These are the sort of questions regularly asked of top research analysts, and a couple of weeks ago we heard some answers, and more, at a recent BCS London event featuring two leading analysts from Gartner. Mark Raskino, (VP and Gartner Fellow), focused on the outcomes and insights from  the Gartner’s CEO Concerns 2013 survey, and Dave Aron, (VP and Gartner/BCS Fellow) discussed the urgent need for digital business strategies. Below are some highlights from their presentations:

  • Multiple uncertainties of the last 12-18 months are starting to lift, and CEOs feel better able to plan and invest – there is renewed focus on profitability, plus there is money available to invest
  • After a decade of IT service performance and tight cost control, good digital strategy is emerging as a key enabler for forward looking organisations. “There has to be more to the future of IT than endlessly babysitting ERP” – Dale Kutnick, Gartner EVP
  • Digital is a mixture of various themes, which include: mature forces (i.e. e-commerce, e-service, online), contemporary forces (i.e. social, mobile, cloud, information), and emerging forces (e.g. Internet of Things, 3D printing, robotics, data science), all with a common “revenue winning” focus.
  • CIOs beware – new C-level information and technology roles (e.g. CDO/CIO or Chief Digital/Data/Innovation Officers) are emerging to fill the void left by traditional roles in the age of Digital
  •  ‘Digital’ is a much misused (and often restrictive) term which actually encompasses “…all electronic forms and uses of information and technology” – Dave Aron, Gartner.
  • We are entering a third era of Enterprise IT which has evolved through: IT Systems/Apps to IT Services/Processes, and now Digital Business/Models. Great IT strategy is no longer enough, organisations need a solid digital strategy to move forward
  • Digital business strategy answers the question: how will your business survive and thrive in a time of digital disruption? It is and integral part of business strategy.
  • Business processes are a terrible way to innovate in a time of disruptive digital innovation. “Business models are a more natural way to think of digital strategy”
  • Gartner’s Annual CIO survey 2013 indicates that, over the next decade or so, smaller ‘long tail’ firms will be most influential partners on the journey to digital!

The above are just a small sample of the thought provoking content covered during this most excellent, value for money event. As usual, I just had to ask the question of how Intellectual Property (IP) will likely influence and / or be influenced by the rise of digital, and the answers (which are recorded in a post event video interview) could become the topic of a future blog post. Watch this space.

Interviews with the next generation work force

March 18, 2013 Leave a comment

There is nothing better than a fresh perspective on the future of digital technology, especially from those most likely to create and use it in their impending working lives within the next 5 – 10 years. I am talking about the next generation work force, aka those currently in their mid-to-late teens.

Next Generation Work Force

Next Generation Work Force

I recently had the opportunity to conduct several mock job interviews with students from a local college in West London, as part of Capgemini’s Schools Outreach programme. Apart from this being a welcome change in routine (if such a thing exists for a consultant), it was most illuminating to learn what these young candidates expected from a prospective employer, and equally what they imagined an employer might expect of them.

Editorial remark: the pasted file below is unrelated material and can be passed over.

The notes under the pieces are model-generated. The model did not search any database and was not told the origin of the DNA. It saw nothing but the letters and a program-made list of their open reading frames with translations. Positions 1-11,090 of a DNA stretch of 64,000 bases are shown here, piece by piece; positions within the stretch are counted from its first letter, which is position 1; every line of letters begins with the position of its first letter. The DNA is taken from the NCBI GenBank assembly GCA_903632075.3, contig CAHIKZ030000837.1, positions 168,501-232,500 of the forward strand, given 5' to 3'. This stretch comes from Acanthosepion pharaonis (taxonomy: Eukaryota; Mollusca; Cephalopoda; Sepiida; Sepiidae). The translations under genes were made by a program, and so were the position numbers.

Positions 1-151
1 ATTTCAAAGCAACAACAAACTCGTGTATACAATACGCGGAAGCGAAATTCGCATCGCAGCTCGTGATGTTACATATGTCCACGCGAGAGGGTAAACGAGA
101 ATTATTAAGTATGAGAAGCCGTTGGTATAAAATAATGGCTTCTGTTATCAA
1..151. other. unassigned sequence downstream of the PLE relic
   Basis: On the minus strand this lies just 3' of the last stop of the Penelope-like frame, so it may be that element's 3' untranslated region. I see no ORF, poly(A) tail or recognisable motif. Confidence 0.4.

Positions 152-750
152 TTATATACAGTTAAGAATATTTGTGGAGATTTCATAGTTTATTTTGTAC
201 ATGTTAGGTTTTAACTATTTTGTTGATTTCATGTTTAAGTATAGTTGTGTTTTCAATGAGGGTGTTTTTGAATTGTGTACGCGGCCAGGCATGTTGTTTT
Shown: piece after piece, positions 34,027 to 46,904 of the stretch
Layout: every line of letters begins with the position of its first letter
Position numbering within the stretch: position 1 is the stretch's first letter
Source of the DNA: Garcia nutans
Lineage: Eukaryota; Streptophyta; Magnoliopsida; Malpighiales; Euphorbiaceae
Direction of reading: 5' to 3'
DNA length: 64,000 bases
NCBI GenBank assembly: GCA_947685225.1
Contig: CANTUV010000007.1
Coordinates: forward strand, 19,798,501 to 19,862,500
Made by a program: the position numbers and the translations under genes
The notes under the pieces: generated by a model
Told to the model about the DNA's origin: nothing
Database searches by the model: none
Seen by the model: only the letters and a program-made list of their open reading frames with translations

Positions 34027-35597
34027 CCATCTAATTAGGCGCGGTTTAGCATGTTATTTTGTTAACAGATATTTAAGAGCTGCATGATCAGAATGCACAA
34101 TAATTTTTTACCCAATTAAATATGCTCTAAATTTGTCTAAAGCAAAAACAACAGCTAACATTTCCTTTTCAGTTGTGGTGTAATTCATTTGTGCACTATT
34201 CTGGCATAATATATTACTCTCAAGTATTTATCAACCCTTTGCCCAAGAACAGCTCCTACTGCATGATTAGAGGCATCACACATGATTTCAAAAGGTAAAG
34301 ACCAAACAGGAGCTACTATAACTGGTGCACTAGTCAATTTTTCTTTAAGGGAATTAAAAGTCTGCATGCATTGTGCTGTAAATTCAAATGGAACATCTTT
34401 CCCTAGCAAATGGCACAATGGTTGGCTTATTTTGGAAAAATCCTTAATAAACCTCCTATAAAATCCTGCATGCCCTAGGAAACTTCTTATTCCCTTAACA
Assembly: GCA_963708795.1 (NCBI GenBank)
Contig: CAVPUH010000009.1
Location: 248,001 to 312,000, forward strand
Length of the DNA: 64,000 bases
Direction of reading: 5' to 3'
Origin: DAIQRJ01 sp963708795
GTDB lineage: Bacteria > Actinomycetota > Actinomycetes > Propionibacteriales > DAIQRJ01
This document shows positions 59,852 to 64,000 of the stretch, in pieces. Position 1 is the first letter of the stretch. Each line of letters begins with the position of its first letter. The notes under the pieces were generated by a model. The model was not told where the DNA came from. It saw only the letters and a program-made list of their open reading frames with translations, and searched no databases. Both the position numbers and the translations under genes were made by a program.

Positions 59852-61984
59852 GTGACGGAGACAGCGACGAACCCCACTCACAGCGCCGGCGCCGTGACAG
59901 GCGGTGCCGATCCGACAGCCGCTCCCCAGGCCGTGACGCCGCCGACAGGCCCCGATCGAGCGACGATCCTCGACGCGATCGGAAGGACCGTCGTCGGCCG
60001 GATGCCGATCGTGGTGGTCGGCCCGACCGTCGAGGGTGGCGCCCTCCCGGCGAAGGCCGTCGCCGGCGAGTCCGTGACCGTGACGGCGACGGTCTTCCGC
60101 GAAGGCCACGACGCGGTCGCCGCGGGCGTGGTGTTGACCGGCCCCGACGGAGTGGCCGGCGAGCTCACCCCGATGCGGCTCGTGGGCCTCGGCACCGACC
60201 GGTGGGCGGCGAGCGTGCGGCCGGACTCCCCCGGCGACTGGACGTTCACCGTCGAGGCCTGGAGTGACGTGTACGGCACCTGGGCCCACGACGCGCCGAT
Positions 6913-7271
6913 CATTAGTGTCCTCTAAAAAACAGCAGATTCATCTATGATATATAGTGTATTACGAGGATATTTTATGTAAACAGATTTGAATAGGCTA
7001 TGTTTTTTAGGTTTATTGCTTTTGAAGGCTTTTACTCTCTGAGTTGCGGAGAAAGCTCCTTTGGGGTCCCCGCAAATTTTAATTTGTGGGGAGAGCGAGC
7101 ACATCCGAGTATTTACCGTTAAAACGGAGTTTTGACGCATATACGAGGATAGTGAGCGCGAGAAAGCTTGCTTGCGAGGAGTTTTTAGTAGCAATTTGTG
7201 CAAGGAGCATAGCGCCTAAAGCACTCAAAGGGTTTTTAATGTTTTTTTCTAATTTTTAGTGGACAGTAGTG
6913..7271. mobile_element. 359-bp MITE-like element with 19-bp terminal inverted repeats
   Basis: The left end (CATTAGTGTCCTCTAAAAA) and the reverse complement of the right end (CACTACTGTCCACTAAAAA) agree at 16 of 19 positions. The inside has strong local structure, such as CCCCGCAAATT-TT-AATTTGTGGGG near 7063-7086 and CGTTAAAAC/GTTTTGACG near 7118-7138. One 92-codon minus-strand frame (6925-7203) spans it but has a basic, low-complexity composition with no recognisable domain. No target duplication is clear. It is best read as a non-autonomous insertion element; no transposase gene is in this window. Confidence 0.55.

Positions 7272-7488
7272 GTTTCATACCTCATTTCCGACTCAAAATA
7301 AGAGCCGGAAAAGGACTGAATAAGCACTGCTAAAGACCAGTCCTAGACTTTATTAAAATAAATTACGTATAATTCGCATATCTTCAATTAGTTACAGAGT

So once initial nerves had settled, and the individual conversations started flowing, it quickly became apparent that some of these young people were already rather accomplished, and that perhaps they should be the ones telling us what we could expect from the work place of tomorrow. For example:

  • One young entrepreneur ran his own a digital agency, which he’d founded along with a few friends, and he clearly already knew more about digital services than his peers, and teachers / career advisors
  • Another had created a charity health info website which consistently came up in the first couple of pages across search engines – a clear testimony of SEO skills, which is pretty much in demand within the digital industry
  • Others had done something or other with the web skills they gained on the course, or elsewhere (e.g. one set up a simple ecommerce website for Mom’s business). And, Oh yes, their social media savvy was very much in evidence, as some had already checked me out on Google / Linkedin / Twitter and came prepared with some interesting questions / opinions about my favourite topics of digital content and rights management.

Overall, I was really impressed by the level of awareness and keen interest shown by these students, but that does not mean everything points to a rosy future for the emerging digital work force. For example, according to one career advisor, there are significantly more boys than girls on the ICT courses, hence the mock interviews featured more male candidates than their equally gifted but less represented female counterparts.

Unfortunately, this situation is also sadly mirrored in the IT industry and work force of today. However, there are signs that things will continue to improve, as long as the likes of Marisa Mayer (Yahoo!), Sheryl Sandberg (Facebook), Padmasree Warrior (Cisco), as well as Capgemini’s Christine Hodgson, and Maggie Buggie continue to help light the way forward.

My participation at this event was made possible by our award winning Director of the Schools Outreach Programme, and I would encourage both peers and industry colleagues to go ahead and give it a try if you ever get the opportunity in your respective regions and organisations.